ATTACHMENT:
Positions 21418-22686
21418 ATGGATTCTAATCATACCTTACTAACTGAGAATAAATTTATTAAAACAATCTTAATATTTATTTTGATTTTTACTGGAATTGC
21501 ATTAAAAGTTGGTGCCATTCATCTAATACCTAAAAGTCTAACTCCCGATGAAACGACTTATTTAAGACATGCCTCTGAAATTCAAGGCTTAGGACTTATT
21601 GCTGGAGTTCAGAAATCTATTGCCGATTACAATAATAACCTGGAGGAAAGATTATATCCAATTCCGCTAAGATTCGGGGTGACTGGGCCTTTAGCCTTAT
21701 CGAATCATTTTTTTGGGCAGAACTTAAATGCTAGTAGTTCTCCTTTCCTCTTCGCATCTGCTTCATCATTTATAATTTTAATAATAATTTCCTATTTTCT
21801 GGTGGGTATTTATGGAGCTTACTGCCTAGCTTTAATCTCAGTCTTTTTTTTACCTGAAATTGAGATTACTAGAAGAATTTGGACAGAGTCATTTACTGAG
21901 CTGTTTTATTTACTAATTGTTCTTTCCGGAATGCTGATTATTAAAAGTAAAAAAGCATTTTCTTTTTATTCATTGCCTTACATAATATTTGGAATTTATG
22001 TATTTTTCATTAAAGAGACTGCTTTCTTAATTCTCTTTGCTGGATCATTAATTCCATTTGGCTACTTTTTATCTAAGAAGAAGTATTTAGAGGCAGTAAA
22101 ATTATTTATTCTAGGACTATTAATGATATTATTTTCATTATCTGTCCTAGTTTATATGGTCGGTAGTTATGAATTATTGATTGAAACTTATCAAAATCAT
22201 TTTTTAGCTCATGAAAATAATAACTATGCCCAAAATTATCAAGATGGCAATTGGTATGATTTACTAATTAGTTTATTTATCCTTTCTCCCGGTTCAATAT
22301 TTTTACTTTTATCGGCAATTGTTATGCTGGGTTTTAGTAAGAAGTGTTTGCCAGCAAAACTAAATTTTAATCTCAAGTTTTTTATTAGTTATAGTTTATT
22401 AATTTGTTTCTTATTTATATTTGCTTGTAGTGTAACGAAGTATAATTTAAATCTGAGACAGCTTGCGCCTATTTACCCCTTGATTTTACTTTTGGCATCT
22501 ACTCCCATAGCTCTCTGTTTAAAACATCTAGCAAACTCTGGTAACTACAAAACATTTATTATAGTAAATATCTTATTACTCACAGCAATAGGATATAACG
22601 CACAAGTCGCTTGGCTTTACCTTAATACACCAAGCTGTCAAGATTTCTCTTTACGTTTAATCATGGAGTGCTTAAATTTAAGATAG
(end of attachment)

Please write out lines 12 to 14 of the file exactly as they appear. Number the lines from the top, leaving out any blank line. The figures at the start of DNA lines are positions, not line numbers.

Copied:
22401 AATTTGTTTCTTATTTATATTTGCTTGTAGTGTAACGAAGTATAATTTAAATCTGAGACAGCTTGCGCCTATTTACCCCTTGATTTTACTTTTGGCATCT
22501 ACTCCCATAGCTCTCTGTTTAAAACATCTAGCAAACTCTGGTAACTACAAAACATTTATTATAGTAAATATCTTATTACTCACAGCAATAGGATATAACG
22601 CACAAGTCGCTTGGCTTTACCTTAATACACCAAGCTGTCAAGATTTCTCTTTACGTTTAATCATGGAGTGCTTAAATTTAAGATAG